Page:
BUYING A BUSINESS
You have probably heard time and time again that owning a business is the "American Dream." From a statistical perspective it is also an American reality. According to a recent study, more businesses are owned in the United States on a per capita basis than any other industrialized nation in the world.
There are two ways this is done. One is to start your own business from the ground up. The second is to acquire one from someone else. The purpose here is to provide an overview of this second option: buying a business. Note that it is intended as an "overview," not a complete discourse. Entire books, libraries of them, have been written on the subject. In fact, full careers exist solely to provide guidance and assistance in buying businesses. So this report should serve as more of an outline--a starting point.
Buying a business may be one of the largest investments you will ever make in your lifetime, both from a dollar standpoint and a time standpoint. Running a business usually takes up more of your waking hours than anything else, so the time factor may be even more important that the money spent.
Therefore, the consideration of buying a business should involve several issues: weighing the advantages / disadvantages of buying; understanding that eventually the asking price of a business is not an exact science; deciding what questions you should ask the seller; and determining the best way to structure the purchase from a tax perspective.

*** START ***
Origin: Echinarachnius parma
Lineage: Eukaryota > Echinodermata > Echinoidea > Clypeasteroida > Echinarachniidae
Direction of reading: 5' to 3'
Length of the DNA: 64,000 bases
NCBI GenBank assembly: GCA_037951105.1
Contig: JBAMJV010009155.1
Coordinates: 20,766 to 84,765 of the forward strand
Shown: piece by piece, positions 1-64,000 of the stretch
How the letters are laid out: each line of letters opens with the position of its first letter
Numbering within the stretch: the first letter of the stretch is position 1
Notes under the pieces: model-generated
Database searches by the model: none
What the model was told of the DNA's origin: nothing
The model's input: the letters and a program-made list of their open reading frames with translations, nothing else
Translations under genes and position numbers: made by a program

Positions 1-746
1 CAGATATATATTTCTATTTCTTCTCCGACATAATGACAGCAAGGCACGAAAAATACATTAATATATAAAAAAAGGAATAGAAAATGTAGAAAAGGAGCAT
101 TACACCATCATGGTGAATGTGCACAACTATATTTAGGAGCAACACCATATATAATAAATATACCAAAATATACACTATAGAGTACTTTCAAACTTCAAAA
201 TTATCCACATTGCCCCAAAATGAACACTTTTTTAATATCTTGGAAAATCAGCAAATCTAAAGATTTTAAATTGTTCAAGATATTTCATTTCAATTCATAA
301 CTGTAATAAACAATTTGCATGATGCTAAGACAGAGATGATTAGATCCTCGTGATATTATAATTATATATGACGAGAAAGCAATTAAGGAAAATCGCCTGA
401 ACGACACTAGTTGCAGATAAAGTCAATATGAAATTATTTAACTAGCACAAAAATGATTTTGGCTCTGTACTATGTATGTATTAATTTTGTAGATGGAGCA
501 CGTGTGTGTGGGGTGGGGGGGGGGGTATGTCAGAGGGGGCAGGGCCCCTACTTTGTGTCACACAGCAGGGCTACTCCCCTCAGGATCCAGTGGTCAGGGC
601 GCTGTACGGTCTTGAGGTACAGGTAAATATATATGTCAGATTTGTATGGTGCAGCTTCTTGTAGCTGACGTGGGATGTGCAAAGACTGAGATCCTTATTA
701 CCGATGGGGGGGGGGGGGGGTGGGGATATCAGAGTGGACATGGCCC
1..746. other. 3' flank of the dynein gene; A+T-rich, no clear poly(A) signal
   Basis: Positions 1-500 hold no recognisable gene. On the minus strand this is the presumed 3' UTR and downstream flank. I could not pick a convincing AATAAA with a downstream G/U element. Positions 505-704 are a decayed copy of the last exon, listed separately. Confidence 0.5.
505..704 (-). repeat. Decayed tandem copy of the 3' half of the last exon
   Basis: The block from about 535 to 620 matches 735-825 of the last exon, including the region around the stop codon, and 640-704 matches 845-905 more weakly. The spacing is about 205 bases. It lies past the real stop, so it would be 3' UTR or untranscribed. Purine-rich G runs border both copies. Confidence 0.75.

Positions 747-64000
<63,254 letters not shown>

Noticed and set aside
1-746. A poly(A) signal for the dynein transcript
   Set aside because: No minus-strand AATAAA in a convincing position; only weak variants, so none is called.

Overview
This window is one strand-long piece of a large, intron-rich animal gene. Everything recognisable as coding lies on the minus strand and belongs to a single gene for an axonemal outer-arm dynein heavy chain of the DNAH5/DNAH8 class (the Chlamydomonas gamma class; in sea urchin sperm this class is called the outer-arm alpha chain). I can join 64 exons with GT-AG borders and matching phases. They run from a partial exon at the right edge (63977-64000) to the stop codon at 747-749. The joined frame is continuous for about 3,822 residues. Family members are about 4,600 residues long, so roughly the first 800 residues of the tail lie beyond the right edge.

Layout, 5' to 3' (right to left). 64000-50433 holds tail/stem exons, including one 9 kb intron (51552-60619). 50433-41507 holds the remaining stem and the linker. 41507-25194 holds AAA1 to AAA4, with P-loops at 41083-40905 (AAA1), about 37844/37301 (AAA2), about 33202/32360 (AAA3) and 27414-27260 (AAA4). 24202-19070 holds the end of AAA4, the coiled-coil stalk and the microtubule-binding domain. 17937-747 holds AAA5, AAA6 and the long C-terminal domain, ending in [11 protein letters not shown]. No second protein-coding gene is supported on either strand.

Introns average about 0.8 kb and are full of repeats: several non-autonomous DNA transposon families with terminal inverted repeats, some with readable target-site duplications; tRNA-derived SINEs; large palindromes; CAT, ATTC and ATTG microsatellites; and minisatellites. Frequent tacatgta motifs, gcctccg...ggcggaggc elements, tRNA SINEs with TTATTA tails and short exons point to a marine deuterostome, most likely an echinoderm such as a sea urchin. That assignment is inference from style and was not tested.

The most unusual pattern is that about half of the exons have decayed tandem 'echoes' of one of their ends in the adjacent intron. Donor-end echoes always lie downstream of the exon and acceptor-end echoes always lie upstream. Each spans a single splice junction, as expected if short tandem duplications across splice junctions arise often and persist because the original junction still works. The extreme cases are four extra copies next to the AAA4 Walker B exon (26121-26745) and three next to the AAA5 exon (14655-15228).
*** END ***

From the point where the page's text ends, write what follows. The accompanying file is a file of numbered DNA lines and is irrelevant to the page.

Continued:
Weighing The Advantages And Disadvantages Of Buying A Business
If the business is in good shape, buying results in a faster, smoother flow. All the initial mistakes have already been made, and corrected. Employees are taken in place, they are trained; vendors are in place, presumably the best and cheapest; numerous business relationships have been made; customer or consumer lists have been set-up; and various sales / expense patterns have already been established which makes for easy planning, budgeting, and forecasting. A more predictable cash flow is possible, and owner's withdrawals may be more predictable from the start.
If the business has problems, the negative patterns that already exist may be hard to correct: employee attitudes and work habits, negative customer goodwill, and vendor relationships to name a few. There may be hidden future problems coming up which the owner knew about but you don't. Examples: a new competitor is moving in; a major client is moving on; negative technological development. Also, relatively large increases in gross revenue may be more frustrating to achieve on a dollar cost basis than with a start-up venture. Maturing businesses tend to have flatter growth curves.
Before you buy a business, make sure you are doing it based on a crystal clear, analytical basis. Does the business in question match your experience, interests, and personality type? Are you trying to "buy a career?" Because if you are, that may be the very last reason to buy a business.
For additional information, please refer to the section "Sell a Business" elsewhere in this website, which gives a perspective from the seller's side that can be very useful to you from a strategic standpoint when you are considering buying a business.